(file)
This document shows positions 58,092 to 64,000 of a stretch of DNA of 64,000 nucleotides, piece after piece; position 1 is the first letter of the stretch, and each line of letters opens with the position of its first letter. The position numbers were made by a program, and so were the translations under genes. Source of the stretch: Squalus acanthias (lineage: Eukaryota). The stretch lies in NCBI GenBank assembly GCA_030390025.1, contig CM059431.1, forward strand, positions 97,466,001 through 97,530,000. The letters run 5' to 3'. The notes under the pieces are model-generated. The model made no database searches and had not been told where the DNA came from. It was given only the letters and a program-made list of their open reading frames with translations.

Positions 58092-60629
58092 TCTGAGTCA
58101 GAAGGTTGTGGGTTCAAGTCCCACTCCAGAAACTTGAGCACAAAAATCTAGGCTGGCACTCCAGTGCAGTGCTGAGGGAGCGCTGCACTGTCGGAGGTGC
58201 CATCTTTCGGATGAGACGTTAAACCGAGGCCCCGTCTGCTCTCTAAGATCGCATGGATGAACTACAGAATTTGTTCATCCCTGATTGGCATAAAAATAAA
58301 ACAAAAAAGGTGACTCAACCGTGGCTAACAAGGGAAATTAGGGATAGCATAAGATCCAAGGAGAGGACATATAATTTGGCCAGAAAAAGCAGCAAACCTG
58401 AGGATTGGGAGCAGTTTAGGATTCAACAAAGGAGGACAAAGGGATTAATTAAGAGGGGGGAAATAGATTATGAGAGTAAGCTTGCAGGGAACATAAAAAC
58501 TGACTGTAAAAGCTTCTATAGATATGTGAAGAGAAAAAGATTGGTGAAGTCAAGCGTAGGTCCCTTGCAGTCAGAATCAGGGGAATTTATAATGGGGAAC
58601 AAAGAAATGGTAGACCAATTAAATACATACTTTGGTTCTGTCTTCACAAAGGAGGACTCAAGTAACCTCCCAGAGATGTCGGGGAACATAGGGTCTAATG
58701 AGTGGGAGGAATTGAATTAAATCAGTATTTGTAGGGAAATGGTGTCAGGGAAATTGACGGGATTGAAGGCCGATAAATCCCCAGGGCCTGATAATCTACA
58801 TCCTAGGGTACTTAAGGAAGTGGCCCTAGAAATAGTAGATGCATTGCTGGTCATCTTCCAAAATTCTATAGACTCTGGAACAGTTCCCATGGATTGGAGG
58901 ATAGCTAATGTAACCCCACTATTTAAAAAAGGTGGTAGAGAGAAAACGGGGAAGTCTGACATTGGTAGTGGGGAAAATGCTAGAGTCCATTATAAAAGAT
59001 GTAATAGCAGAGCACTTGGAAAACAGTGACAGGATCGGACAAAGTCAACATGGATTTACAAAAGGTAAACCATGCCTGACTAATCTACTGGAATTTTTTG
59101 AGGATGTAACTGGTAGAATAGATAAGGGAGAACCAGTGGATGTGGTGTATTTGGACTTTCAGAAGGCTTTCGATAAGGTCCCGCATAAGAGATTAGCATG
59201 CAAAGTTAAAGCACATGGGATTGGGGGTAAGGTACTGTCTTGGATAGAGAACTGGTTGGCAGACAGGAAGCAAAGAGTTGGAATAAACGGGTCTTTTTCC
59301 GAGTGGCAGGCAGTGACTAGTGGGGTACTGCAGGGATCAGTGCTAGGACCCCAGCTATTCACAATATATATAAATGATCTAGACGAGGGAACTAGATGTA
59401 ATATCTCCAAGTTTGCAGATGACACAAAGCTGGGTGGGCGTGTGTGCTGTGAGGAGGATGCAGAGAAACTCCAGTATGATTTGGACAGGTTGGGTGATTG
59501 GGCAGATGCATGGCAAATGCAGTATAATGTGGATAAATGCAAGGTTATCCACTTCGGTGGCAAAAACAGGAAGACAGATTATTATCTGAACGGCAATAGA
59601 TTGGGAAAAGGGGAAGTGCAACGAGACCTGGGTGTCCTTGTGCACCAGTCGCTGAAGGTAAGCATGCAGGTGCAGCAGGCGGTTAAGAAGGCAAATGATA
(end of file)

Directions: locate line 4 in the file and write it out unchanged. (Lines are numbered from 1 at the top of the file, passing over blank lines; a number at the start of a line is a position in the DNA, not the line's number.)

58101 GAAGGTTGTGGGTTCAAGTCCCACTCCAGAAACTTGAGCACAAAAATCTAGGCTGGCACTCCAGTGCAGTGCTGAGGGAGCGCTGCACTGTCGGAGGTGC